WARNING: Parts of my storey are very confronting and some may find upsetting, if you find yourself upset and depressed I encourage you to ring Lifeline on 13 11 14 or BeyondBlue on 1300 224636.
A lot of people who know me and who indirectly know me, have said of me in response to my attempts of suicide, or the “S” word, that I was selfish. I probably was! It’s easy for people who have never suffered depression, or who lack awareness/education, or who are building the stigma attached to depression, or who criticise the actions and behaviours of those with depression, to make judgements. When you are not flanked by a Black Dog with no obedience, don’t have a thick fog shrouding your mind, or you are not trapped in a maze with no exits, I guess it’s easy to make the determination I was just being selfish.
Yes I have been a Mum, suffering from severe depression, who has tried to commit suicide a number of times.
When you have a major depressive episode, involving psychosis you are not in a position to know what you are doing, your thoughts, feelings, consciousness, behaviours are completely inhibited by deep depression, leaving you with no control over your actions. I don’t remember taking too many prescription pills with alcohol, I don’t remember the ambulance or the doctors and nurses saving my life. I wasn’t there to support my soul mate as he stood by watching helplessly as I struggled for life nor was I there when I wouldn’t wake up for days later.
I was too depressed, too sick to realise that my actions could have left my son without his Mum, or my soul mate without a partner for life.
It’s easy to say that those that attempt or commit suicide should talk to those around them, and ask for help. That’s not so simple when you grow up in a household where you didn’t talk about your problems and feelings, or in a house filled with a family who didn’t believe in depression. It’s not so easy to start the conversation when you were always alone, or when your every word was criticised and taunted. You can’t start a conversation if you simply don’t know where to start.
My attempts at suicide have left me in ICU and wards of hospitals for weeks at a time, left me with scars, has had me locked up in psychiatric wards, has resulted in me being put on medications that have left me as a zombie unable to know what was going on around me, seen me discharged with the promises of follow up help from the CAT teams and other professionals, only to be left alone, it has caused me to be the patient of ECT, and has left me in a world where I could not see a way out of my own self built prison of helplessness shrouded in deep, deep depression.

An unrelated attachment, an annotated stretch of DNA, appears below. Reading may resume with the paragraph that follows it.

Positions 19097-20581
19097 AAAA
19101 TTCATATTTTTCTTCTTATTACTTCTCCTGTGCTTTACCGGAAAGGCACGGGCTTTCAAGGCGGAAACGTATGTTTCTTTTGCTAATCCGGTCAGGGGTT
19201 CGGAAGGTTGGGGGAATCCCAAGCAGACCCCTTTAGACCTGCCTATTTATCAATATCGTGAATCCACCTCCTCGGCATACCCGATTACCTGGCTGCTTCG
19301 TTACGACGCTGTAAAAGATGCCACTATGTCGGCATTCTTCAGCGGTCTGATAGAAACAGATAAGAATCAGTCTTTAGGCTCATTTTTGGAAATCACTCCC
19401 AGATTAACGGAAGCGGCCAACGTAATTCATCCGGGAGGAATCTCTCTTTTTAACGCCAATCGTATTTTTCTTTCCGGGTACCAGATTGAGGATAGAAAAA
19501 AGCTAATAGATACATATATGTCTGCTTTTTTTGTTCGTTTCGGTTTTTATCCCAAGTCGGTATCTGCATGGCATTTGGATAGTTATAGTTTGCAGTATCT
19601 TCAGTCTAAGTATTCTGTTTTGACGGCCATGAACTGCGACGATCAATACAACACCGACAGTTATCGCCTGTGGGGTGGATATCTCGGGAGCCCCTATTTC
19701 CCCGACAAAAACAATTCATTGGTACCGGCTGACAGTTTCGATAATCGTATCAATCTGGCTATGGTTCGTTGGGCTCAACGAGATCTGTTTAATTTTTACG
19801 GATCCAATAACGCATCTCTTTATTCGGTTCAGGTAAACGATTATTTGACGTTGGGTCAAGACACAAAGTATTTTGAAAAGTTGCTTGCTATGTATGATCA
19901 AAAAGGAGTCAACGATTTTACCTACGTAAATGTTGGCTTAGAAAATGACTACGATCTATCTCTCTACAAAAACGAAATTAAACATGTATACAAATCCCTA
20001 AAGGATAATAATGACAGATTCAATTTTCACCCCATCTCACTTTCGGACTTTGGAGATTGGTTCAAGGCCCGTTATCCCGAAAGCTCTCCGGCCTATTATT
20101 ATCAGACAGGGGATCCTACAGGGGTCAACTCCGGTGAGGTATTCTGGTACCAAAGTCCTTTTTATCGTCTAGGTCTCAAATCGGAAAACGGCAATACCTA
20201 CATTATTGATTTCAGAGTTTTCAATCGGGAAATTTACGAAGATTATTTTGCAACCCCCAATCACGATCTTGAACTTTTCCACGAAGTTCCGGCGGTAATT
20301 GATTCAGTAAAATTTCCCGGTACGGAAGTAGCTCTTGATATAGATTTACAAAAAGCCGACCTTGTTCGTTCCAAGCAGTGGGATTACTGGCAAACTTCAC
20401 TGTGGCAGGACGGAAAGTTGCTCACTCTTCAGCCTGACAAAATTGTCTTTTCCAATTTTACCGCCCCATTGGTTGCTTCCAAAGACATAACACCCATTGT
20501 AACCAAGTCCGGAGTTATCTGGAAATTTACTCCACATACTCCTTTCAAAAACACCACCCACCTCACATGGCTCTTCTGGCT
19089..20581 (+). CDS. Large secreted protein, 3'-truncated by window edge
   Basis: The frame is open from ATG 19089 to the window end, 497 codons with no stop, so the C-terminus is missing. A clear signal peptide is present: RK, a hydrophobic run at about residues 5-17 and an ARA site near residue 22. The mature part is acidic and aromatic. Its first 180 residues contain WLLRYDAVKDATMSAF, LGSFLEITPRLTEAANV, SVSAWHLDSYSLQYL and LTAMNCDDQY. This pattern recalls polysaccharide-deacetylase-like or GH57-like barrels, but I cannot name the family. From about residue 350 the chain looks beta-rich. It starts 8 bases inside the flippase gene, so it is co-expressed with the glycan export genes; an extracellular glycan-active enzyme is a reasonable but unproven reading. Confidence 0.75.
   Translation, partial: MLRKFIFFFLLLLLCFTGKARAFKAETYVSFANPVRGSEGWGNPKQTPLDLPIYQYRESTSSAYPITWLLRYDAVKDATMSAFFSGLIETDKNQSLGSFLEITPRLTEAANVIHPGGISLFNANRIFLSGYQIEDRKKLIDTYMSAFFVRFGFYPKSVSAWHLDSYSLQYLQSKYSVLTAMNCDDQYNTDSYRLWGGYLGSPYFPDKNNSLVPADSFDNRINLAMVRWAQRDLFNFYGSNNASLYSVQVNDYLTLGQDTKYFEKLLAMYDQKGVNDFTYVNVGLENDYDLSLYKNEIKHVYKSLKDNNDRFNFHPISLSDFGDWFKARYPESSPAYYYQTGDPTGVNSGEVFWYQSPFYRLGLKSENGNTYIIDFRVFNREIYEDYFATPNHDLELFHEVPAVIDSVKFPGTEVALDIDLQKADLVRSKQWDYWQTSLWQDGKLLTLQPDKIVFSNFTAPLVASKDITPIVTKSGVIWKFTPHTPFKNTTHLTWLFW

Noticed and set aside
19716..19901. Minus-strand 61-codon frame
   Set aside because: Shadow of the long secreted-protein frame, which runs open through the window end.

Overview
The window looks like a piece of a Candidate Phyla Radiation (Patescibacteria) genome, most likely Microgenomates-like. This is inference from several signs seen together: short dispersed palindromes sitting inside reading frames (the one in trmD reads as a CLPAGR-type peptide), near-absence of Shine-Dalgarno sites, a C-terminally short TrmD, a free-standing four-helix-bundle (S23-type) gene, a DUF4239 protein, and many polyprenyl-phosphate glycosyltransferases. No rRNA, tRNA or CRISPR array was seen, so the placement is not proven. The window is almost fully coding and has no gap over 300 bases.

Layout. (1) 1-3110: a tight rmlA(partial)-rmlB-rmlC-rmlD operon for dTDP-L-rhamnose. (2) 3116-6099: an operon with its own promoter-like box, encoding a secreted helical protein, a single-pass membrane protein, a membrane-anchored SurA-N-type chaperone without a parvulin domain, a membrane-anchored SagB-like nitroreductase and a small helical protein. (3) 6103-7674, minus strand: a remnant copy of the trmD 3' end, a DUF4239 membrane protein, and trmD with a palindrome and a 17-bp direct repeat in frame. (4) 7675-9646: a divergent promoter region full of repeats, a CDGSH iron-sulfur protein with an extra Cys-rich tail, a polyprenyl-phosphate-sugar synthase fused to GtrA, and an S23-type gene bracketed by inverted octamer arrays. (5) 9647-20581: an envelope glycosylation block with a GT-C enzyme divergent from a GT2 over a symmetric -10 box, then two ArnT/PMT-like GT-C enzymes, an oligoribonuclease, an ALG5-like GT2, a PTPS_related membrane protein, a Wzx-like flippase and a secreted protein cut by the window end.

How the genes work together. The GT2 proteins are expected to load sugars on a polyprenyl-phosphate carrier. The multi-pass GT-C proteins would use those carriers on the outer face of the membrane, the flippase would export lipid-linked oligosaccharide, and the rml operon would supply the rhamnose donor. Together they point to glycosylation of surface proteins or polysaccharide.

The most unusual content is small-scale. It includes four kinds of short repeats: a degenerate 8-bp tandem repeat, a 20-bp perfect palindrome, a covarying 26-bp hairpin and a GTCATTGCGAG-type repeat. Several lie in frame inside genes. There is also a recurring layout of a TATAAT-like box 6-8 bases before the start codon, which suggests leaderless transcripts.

My last attempt occurred in October, 2012. This time, unlike the attempts before, I had someone fighting for me in my corner, someone whose only priorities was to ensure I got well, and that I would reach a level of health that I could start down a road to recovery. That person was and is my soul mate.
One of the contributing factors towards suicide attempts and loss of life is not being able to or not having someone to start the conversation with to say YOU ARE NOT OKAY. To talk about depression is hard enough but talking about your thoughts of wanting to die, to commit suicide are something that someone not in this situation could ever understand. The taboo shrouding depression and mental illness is considerable, it means that you don’t talk about it. It’s not your individual decision, it’s within the attitudes of society, societies lack of understanding and lack of priorities to understand, it’s a part of societies culture towards mental illness, and suicide.
The guilt and the shame that I face daily over what has happened, what I have put my soul mate and little boy through will never leave me. But I can honestly say that without them I would not be here today, and without my soul mate I would never have received the treatment that I have needed most of my life, and I definitely wouldn’t now be travelling slowly down a road to recovery.
Organisations, and parts of government are now working to not only help those with mental illness, but to also educate those surrounding those with mental illness. These organisations can provide you with more information about how you can get the conversation started – BeyondBlue, Sane Australia, Headspace, and R U OK? Day.
When my soul mate talks about what we have been through, because of me, that tear in his eye, and those three little words “I love you” give me everything to live for. Being well enough to smile with my little boy, finally enjoy being his Mummy, and being the new me are the reasons that I will live with depression, and I will SURVIVE!